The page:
Simon Ferrar
11 years ago

James Thank you for your feedback and I appreciate and respect what you have to say. I do wholeheartedly agree with your vision of the electronic future. I also take onboard your summation. I wasn’t declaring that the NDC was a solution but merely a starting point for discussion. I do understand that the NDC isn’t out to champion our cause per se but more to promote the virtues of the natural ideal. The shortcomings you list may be valid but in my opinion not necessarily negative. And I do think it is a tad ingenuous to call the ANBG… Read more »

james showers
11 years ago

Am I alone in feeling that this blows a bit hard – even slightly in the wrong direction? I haven’t seen the Which report in full – but there are clearly differences in service, attitude and pricing amongst fd’s, and not just in Milton Keynes. Of course. In some respects this is no different than dentists, specialist doctors, hairdressers, supermarkets or service engineers. Different strokes etc. The difficulty is that we do not arrange a funeral on a regular basis, and do not know what to look for in a supplier. I feel that an educated public is the best… Read more »

David Holmes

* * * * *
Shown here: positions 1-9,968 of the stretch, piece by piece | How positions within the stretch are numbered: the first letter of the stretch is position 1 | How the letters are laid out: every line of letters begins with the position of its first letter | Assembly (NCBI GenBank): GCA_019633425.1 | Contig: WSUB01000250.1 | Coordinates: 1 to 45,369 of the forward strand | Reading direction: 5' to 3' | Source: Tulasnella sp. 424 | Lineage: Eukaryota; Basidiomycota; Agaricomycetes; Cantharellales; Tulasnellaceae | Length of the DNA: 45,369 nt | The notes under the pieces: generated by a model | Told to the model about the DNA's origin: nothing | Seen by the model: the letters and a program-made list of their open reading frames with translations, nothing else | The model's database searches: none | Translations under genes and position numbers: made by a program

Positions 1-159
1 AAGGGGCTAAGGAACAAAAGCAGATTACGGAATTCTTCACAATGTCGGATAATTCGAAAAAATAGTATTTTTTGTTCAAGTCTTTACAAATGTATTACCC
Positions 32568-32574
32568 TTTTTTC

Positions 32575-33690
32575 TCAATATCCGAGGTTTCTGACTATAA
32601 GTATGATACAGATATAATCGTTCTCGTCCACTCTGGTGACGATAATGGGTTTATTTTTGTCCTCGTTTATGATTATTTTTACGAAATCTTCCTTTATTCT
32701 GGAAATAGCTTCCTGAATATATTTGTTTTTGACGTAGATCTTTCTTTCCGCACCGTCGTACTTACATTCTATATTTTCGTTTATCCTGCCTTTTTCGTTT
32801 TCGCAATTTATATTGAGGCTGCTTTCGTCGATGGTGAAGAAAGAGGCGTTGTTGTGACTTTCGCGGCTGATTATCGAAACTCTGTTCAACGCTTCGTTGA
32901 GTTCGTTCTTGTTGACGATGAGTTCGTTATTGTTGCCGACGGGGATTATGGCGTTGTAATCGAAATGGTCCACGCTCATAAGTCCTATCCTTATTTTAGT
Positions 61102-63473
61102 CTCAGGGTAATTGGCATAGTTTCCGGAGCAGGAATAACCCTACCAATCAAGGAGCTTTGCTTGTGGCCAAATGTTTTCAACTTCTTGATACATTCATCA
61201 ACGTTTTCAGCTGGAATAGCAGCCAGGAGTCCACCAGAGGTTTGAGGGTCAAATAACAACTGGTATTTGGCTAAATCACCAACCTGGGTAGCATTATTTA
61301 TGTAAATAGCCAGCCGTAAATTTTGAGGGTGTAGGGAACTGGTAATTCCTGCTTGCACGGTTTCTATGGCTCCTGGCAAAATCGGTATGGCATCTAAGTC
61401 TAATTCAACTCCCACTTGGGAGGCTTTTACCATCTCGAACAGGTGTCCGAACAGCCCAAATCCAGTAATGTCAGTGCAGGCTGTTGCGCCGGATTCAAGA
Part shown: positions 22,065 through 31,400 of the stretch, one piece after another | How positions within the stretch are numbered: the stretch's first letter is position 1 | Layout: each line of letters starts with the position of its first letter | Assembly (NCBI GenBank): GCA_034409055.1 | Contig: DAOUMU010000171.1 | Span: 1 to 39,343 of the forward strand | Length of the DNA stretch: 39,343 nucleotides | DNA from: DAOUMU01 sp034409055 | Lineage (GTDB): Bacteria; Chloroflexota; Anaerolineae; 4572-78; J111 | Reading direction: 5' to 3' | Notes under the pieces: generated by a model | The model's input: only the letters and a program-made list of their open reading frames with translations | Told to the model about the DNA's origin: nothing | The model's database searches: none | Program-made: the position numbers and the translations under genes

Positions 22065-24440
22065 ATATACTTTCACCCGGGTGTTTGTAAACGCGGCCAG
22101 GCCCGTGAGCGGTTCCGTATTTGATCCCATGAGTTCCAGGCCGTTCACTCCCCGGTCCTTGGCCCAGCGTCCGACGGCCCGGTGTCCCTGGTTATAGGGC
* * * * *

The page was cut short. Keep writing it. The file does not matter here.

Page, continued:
11 years ago

James Leedam makes some excellent points. We smaller FD’s often appear to resist modernising, but is that fair, are we really stick-in-the-muds? I would like to invest in I.T., I would like some better quality, more comfortable furniture, a better carpet and lots of additional equipment and sign-age. Sadly it’s a bit chicken and egg. The banks are certainly not lending and my current business income is only sufficient to make a modest living. To offer a better, more comfortable arranging experience for my clients and attract more of them, I am convinced I need investment but cannot yet see… Read more »

11 years ago

If the reaction to my nervous ordeal on the BBC1 breakfast sofa is anything to go by; we got 10,000 hits and our website crashed last Friday, the public are crying out, and I quote one email “at last, someone talking sense about the funeral industry” Nearly 100% of the complaints we get about FDs concerns the large groups. Every business man worth his salt knows that as soon as you grow the left and right hands start losing track of each other. So small is beautiful in my opinion, however scruffy and IT illiterate, it is about bespoke, personal… Read more »

11 years ago

Charles, we need to talk..!!! Bring pen & paper (or iPad )

James Leedam
11 years ago

For the record, Rosie’s figures are not right. The ANBG charges shown on the NDC website are:
0-5 burials £75
6-20 £150
21-50 £295
51-100 £495
101-200 £995
201+ £1495
As an organisation with six natural burial grounds, the fees Native Woodland Ltd would pay to be members of ANBG are in excess of £2500 per annum, which is high when compared to Corporate Membership of the Institute of Cemetery and Crematorium Management for which we pay £395/yr.